To determine the distribution of feline blood types in a sample of non-pedigree, domestic cats in New Zealand, whether a difference exists in this distribution between domestic short haired and domestic long haired cats, and between the North and South Islands of New Zealand; and to calculate the risk of a random blood transfusion causing a severe transfusion reaction, and the risk of a random mating producing kittens susceptible to neonatal isoerythrolysis. The results of 245 blood typing tests in non-pedigree cats performed at the New Zealand Veterinary Pathology (NZVP) and Gribbles Veterinary Pathology laboratories between the beginning of 2009 and the end of 2014 were retrospectively collated and analysed. Cats that were identified as domestic short or long haired were included. For the cats tested at Gribbles Veterinary Pathology 62 were from the North Island, and 27 from the South Island. The blood type distribution differed between samples from the two laboratories (p=0.029), but not between domestic short and long haired cats (p=0.50), or between the North and South Islands (p=0.76). Of the 89 cats tested at Gribbles Veterinary Pathology, 70 (79%) were type A, 18 (20%) type B, and 1 (1%) type AB; for NZVP 139/156 (89.1%) cats were type A, 16 (10.3%) type B, and 1 (0.6%) type AB. It was estimated that 18.3-31.9% of random blood transfusions would be at risk of a transfusion reaction, and neonatal isoerythrolysis would be a risk in 9.2-16.1% of random matings between non-pedigree cats. The results from this study suggest that there is a high risk of complications for a random blood transfusion between non-purebred cats in New Zealand. Neonatal isoerythrolysis should be considered an important differential diagnosis in illness or mortality in kittens during the first days of life.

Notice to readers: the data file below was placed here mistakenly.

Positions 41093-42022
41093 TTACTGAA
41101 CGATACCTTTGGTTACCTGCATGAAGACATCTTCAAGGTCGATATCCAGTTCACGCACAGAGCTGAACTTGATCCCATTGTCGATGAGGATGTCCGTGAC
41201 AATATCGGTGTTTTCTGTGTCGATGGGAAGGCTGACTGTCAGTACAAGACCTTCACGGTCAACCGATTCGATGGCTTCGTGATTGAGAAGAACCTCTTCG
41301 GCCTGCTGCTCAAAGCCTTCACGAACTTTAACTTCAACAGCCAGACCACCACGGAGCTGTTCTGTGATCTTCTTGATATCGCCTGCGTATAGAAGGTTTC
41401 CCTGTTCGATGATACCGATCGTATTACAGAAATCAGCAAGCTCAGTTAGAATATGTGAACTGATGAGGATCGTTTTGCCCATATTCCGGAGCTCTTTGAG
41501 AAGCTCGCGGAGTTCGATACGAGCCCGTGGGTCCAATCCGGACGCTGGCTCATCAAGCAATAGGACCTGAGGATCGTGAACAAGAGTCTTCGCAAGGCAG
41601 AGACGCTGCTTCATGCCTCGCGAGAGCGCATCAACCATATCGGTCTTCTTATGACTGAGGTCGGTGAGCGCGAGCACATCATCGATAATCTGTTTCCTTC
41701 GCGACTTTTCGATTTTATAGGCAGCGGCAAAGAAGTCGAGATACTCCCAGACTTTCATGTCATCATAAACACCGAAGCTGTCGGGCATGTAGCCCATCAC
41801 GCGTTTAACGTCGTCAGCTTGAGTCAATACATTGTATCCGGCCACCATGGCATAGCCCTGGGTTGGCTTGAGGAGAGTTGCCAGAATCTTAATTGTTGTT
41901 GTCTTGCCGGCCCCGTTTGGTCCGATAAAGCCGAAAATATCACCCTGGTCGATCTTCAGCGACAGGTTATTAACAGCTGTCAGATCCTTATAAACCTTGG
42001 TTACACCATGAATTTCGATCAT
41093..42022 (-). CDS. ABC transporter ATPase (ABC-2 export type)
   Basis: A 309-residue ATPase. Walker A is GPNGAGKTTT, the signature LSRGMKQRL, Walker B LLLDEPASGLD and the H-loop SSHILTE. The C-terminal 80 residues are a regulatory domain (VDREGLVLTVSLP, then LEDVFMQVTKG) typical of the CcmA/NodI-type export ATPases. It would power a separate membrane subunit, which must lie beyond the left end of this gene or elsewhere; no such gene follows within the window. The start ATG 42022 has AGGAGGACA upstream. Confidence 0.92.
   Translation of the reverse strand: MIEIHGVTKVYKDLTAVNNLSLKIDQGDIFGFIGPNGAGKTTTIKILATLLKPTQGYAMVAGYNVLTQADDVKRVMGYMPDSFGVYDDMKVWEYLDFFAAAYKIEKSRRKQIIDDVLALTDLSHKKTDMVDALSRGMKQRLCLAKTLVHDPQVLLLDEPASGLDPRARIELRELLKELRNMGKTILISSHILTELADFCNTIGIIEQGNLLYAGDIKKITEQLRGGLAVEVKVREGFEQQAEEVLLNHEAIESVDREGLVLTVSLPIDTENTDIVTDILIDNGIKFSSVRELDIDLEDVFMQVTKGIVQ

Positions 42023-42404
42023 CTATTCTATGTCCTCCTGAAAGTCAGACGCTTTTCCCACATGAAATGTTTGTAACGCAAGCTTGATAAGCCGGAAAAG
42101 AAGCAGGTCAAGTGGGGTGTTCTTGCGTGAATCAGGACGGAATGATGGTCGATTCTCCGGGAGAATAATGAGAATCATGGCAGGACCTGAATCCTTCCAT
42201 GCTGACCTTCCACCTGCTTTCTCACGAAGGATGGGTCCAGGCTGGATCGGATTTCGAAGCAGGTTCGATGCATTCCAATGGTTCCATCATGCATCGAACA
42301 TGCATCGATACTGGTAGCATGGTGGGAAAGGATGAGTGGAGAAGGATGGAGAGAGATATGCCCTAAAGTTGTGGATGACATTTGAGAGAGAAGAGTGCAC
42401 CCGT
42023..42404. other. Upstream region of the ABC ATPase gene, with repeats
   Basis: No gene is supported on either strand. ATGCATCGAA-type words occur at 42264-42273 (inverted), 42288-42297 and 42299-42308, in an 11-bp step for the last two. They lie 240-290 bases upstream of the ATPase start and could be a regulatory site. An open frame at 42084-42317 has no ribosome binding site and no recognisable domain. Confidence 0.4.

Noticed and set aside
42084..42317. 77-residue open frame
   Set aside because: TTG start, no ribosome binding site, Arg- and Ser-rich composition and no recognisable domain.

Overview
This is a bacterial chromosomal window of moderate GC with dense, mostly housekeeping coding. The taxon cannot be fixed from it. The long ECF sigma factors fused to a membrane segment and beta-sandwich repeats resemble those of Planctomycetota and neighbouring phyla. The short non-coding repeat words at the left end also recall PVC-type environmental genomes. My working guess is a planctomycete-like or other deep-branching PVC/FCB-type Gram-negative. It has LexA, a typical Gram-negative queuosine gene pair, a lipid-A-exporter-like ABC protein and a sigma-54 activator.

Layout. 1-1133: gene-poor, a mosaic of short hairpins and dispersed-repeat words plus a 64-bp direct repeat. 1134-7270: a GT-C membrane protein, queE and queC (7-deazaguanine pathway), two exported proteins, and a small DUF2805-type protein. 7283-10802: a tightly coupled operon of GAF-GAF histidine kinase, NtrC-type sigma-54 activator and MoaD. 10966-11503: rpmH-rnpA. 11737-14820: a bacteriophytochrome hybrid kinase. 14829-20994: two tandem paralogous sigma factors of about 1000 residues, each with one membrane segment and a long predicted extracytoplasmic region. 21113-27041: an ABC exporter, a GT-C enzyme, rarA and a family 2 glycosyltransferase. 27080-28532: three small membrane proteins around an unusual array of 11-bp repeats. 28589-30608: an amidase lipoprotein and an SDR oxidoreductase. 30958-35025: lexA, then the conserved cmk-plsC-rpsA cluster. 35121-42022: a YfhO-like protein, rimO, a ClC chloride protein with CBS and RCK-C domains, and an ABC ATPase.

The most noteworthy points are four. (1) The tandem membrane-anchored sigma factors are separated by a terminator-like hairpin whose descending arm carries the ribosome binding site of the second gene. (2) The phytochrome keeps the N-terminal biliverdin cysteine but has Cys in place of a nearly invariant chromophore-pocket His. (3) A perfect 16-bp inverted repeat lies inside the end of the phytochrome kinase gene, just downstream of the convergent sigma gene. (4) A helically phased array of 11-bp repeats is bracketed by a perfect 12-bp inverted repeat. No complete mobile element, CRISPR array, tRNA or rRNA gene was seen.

2. Rotary piston blood pumps: past developments and future potential of a unique pump type.